This morning, my colleague Whit Pierce forwarded me a legal writing tip from Bryan A. Garner, a well known American lawyer and lexicographer who has authored a number of books on legal writing. Garner’s tip was that in writing a brief, you should avoid “depersonalization” of your opponent by referring to him/her/it/them with a legal label such as “plaintiff” or “appellant.” Garner gave a number of reasons for this advice, but one that he did not mention was the possibility that such depersonalization might run counter to a rule of court. For example, Rule 28(d) of the Federal Rules of Appellate Procedure specifically addresses “References to Parties” in briefs (and oral argument) and states:

In briefs and at oral argument, counsel should minimize use of the terms “appellant” and “appellee.” To make briefs clear, counsel should use the parties’ actual names or the designations used in the lower court or agency proceeding, or such descriptive terms as “the employee,” “the injured person,” “the taxpayer,” “the ship,” “the stevedore.”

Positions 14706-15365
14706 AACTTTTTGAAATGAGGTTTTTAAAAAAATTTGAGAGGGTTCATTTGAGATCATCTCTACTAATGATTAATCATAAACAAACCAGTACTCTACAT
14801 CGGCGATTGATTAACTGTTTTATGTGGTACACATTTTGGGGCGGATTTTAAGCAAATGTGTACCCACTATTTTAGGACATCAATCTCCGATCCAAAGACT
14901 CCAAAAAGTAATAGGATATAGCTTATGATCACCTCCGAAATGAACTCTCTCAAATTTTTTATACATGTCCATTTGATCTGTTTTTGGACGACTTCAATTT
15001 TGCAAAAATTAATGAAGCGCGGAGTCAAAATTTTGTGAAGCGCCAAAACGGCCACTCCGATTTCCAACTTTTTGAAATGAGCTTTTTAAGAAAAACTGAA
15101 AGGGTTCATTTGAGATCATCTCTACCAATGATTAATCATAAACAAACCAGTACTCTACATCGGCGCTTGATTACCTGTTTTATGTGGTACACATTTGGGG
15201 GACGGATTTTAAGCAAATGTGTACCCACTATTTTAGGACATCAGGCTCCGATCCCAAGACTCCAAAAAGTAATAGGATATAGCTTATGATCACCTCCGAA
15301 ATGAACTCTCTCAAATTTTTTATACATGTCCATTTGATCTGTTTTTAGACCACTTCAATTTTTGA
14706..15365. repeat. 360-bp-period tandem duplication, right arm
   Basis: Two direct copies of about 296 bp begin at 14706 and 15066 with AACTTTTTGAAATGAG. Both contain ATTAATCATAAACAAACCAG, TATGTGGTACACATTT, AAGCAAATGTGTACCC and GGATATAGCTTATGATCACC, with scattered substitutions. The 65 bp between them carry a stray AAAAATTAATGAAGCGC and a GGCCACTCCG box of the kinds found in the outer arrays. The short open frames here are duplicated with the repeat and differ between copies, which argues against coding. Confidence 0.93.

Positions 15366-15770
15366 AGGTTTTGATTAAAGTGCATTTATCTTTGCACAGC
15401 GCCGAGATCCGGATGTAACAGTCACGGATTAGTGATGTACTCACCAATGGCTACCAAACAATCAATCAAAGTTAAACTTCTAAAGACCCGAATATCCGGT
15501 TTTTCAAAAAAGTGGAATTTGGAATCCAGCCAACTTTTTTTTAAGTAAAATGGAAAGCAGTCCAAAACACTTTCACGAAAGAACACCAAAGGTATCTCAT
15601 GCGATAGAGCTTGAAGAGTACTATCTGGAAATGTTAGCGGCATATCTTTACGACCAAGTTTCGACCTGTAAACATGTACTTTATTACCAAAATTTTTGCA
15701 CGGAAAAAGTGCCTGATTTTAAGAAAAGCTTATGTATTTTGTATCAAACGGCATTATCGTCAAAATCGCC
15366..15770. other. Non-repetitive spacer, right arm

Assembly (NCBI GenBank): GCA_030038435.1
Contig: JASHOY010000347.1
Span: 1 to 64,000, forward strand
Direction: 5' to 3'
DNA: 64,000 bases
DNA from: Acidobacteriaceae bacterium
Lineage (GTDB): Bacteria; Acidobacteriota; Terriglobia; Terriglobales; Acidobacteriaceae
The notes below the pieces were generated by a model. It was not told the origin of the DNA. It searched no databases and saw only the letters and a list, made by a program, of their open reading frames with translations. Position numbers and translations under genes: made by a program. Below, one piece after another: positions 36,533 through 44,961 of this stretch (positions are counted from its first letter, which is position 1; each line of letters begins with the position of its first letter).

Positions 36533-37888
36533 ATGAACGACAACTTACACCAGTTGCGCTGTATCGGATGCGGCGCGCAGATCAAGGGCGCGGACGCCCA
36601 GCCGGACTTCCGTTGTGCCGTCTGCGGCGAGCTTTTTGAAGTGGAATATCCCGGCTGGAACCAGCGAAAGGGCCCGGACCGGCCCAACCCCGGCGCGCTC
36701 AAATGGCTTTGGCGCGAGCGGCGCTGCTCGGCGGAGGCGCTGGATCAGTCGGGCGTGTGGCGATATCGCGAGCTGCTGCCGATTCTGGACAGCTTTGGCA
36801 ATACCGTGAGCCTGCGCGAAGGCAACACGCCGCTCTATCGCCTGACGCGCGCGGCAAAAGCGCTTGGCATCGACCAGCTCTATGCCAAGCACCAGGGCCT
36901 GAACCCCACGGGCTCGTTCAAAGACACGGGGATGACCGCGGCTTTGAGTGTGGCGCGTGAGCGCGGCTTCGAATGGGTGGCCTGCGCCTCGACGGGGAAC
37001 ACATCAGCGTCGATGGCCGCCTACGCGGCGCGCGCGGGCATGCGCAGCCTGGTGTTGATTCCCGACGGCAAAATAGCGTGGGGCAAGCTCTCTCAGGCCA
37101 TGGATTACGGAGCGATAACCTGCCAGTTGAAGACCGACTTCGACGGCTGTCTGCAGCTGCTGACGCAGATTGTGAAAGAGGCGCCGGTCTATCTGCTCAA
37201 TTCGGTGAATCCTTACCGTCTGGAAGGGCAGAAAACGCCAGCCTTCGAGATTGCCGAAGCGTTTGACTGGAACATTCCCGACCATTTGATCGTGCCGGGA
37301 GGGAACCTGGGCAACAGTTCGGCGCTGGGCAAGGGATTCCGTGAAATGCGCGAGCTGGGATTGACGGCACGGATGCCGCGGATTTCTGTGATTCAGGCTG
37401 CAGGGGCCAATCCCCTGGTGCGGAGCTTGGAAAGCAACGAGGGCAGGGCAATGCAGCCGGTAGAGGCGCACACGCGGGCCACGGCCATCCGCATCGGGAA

My instinct, likely learned at some point in law school, is to depersonalize the other side in a brief (and at oral argument, and at trial).  But because of this rule of appellate procedure, I am particularly cognizant that I must go against this instinct in my Fourth Circuit briefs.  In fact, I just filed a brief in the Fourth Circuit this morning.  After having received Garner’s tip, I reread the brief one final time before filing, paying particular attention to my use of the opposing party’s name.  I have to admit, the brief read much more smoothly with the party’s name than it would have if we had used “appellant.”  And perhaps most importantly,we followed the Federal Rules of Appellate Procedure…

-Patrick Kane